Arbitration clause is essential, as the end result of you coming clean from the argument are at a greater chance of being in your favor. Arbitrators are usually made up of a couple lawyers, who will look at the case in a greater "fairness" than a judge and jury will, as it's their obligation to both parties, to extract the facts, and create an outcome that's more a collaboration of sorts, than just a statement of " I SAY THIS ", as most judges would do. Some judges become skewed in their tenure on the bench, and this can dramatically affect outcomes of cases brought before them. It's kind of the "I'm the king" complex, and generally the contractor takes the hit.

    Lots of stuff on the net about this particular subject, and if you're interested just google :" does a written contract actually protect me from being sued " or something to that affect.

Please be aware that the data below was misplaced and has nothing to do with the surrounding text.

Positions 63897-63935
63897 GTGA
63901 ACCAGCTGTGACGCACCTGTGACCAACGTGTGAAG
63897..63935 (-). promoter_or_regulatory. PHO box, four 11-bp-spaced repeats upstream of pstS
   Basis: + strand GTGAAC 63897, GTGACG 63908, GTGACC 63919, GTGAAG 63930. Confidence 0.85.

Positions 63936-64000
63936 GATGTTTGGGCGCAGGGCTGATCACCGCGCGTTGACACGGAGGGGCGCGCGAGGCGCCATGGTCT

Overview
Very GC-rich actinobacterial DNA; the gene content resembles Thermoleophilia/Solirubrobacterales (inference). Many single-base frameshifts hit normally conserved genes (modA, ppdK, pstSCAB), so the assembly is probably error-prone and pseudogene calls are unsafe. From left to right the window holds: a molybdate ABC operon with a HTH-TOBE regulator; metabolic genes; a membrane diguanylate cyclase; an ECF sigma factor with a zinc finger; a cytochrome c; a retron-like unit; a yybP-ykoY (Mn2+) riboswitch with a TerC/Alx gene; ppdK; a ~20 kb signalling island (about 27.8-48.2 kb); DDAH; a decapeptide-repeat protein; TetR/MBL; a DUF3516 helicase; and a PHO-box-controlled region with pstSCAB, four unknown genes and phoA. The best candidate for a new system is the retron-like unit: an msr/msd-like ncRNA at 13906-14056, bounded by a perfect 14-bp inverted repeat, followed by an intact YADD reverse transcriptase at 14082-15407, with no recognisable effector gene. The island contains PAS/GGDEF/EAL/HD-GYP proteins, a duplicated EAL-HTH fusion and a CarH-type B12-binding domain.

EDIT:


    Sorry about the diversion / drift

    Back to your original question...... I like a lot of what I read, but I would have a lawyer review it before I started handing it out. THere are a few phrases in there that are a little complex understand, and without spending a lot of time trying to figure out what it says, a lawyer, who reads this stuff every day would be better able to correct anything that didn't seem right.

     
    Last edited: Nov 13, 2012
  13. MSsnowplowing

    MSsnowplowing Senior Member
    Messages: 710

    Thanks

    I know what your saying, that's why I have the arbitration clause.

    Also just because you have a written contract, you can still be sued, the contract just helps you out.

    I am having a lawyer review it, but was interested if I missed anything in it that others may have found helpful in their contracts that protect them.

    BTW, changed the staking to we well stake but if they come up missing client is responsible for new ones. Those things are not cheap -(I like to get the 5 foot ones, more visible at night) I stake everything and one for curbs, two for drains, 3 for protuding anything that might catch the plow.

    Last thing, I did not get anything bad from what everyone was saying and helpful criticism can save a person from making mistakes that may cost them.

    I would rather hear it from everyone here than when sitting in a court of law going "oh oh, this doesn't look good"

    So thank you all.

    Have a great season.
    :dizzy: